Magazine: Generation Y is coming – and they want everything at once

By: Tisza Andrea Date: 2019. 09. 30. 07:56

As the purchasing power of Generation Y – consumers born between 1980 and 1995 – is growing, various aspects of sustainability are becoming more and more important. So that FMCG companies can adapt to these changes, their Paris-based organisation, The Consumer Goods Forum (CGF) started a global conference series in 2016. Last year’s event was in Lisbon, this October Berlin will follow.

At another global conference, organised by CGF in Vancouver early summer, German consultancy company Roland Berger revealed the results of one of their surveys: 60 percent of consumers trust multinational brands. However, in Germany the popularity of the Nivea brand is only 14 percent in Generation Y (it is 25 percent in Generation X), because these consumers’ expectation is that a brand should be a source of joy and it ought to contribute to sustainability too.

Sebastian Bayer, one of dm’s directors opined at the Vancouver conference that Generation Y forces companies to try to find new ways. Jürgen Kohnen, a director with P&G added that Generation Y wants to get everything at once.Peter Freedman, managing director of CGF highlighted after the event that the conference had showed: if companies work together, they can speed up the digital transformation and the process of reacting to the sustainability expectations of consumers.

As for last year’s sustainability conference in Lisbon, the three main points on the agenda were 1. Promoting a healthy lifestyle, 2. The FMCG sector supporting positive migration, 3. Cooperation in making waste management sustainable (with the focus on plastics). There were 270 participants from 26 countries; 41 percent represented retail trade and 22 percent were product manufacturers. Pierre Chandon, professor of marketing at the L’Oréal’s INSEAD scholarship foundation gave a presentation about his 15 years of research into the eating habits of consumers. He revealed that it is easier for consumers to change the quantity of food they buy than to quit the tasty foods they like so much.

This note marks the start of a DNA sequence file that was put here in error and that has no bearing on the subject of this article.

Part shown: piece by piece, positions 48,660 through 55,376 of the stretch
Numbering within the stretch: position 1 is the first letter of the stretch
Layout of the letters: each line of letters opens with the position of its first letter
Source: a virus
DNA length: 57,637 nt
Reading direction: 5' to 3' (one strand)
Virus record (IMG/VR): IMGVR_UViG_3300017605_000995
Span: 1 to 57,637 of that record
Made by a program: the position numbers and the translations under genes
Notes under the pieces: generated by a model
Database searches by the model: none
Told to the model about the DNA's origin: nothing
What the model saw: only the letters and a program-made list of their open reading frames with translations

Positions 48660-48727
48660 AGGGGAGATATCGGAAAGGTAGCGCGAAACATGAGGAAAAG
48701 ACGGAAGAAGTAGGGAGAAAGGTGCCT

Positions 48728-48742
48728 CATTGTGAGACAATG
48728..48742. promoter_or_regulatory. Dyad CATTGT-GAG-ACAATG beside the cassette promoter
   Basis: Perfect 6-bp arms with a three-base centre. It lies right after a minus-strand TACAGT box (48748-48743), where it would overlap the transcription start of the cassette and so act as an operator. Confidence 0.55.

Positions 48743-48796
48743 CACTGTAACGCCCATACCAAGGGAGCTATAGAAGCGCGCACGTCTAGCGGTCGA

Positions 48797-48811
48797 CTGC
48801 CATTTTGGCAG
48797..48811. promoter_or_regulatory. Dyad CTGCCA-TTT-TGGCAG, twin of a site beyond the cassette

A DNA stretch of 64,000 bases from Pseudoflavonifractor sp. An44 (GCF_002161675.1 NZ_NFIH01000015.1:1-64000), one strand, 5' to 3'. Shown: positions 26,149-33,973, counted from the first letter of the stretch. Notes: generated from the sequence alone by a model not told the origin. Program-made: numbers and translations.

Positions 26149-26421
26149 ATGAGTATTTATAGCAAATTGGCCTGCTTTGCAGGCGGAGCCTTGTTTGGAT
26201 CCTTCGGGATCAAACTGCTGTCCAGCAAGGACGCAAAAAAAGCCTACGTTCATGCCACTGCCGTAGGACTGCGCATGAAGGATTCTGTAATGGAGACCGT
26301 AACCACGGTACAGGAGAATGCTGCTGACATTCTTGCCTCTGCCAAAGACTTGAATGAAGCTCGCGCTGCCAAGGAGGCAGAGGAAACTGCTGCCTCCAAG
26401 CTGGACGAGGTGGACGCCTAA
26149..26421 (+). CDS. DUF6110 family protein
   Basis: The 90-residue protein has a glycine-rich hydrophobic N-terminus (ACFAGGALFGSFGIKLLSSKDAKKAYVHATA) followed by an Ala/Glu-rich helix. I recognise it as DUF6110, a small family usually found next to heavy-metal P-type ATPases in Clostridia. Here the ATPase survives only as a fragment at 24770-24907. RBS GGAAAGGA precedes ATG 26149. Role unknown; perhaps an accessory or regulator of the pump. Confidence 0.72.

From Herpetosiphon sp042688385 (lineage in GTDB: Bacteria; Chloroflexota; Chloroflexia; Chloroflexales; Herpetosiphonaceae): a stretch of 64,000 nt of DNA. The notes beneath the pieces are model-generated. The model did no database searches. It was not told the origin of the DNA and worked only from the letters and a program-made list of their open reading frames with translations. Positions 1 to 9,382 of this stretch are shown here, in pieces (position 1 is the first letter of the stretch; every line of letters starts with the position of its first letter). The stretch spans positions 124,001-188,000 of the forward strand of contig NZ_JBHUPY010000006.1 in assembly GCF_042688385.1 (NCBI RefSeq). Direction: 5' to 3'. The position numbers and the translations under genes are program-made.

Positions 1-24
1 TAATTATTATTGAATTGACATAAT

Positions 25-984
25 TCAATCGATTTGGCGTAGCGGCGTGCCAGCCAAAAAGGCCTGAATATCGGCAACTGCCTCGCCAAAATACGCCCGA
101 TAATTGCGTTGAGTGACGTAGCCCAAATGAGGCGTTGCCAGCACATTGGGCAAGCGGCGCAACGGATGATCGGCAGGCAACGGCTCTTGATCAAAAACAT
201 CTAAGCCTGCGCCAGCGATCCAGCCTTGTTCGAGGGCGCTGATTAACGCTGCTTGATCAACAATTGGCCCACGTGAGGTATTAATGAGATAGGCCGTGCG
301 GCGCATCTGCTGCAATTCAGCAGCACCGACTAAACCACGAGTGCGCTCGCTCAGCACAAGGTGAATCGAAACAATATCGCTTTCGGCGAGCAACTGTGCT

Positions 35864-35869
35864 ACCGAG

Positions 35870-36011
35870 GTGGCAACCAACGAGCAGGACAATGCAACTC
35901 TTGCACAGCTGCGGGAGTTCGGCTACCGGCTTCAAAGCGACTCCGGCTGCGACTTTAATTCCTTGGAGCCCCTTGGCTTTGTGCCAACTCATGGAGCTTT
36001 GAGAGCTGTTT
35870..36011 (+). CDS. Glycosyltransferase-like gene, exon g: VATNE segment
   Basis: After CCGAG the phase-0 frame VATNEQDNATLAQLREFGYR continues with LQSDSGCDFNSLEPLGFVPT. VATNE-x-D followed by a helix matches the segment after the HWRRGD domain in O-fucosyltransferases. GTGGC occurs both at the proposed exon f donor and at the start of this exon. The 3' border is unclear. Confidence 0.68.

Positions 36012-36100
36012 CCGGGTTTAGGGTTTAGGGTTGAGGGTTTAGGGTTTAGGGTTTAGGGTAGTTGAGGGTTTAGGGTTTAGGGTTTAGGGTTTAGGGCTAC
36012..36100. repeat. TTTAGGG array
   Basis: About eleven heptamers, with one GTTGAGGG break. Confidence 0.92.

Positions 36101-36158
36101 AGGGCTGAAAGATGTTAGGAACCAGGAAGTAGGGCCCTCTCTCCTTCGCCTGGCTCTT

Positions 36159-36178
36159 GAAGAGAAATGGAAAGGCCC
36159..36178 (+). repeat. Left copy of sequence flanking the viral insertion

Speakers who talked about the second topic discussed how FMCG companies can get to know the valuable skill of migrants. Susane Correia de Campos, head of employee relations and social responsibility at retail chain Jeronimo Martins revealed: they have a project for supporting social cohesion and development, which creates jobs for people that belong to vulnerable groups of society, e.g. migrants. Richard Thompson, professor of the University of Plymouth spoke about how to use plastics in a more responsible fashion, which serves sustainability purposes better.

This year Berlin will be the host of the FMCG sector’s global sustainability summit, on 24-25 October. The organisers are expecting 300 participants from 25 countries. Peter Freedman, managing director of CGF and Olaf Koch, CEO of METRO AG will open the conference together. Main topics will include the latest megatrends, health and wellness, on which consumer trust can be build all over the world. Among the speakers there will be high-level representatives of Danone, Mars Incorporated, Metro AG, Mondeléz International and Walmart. //

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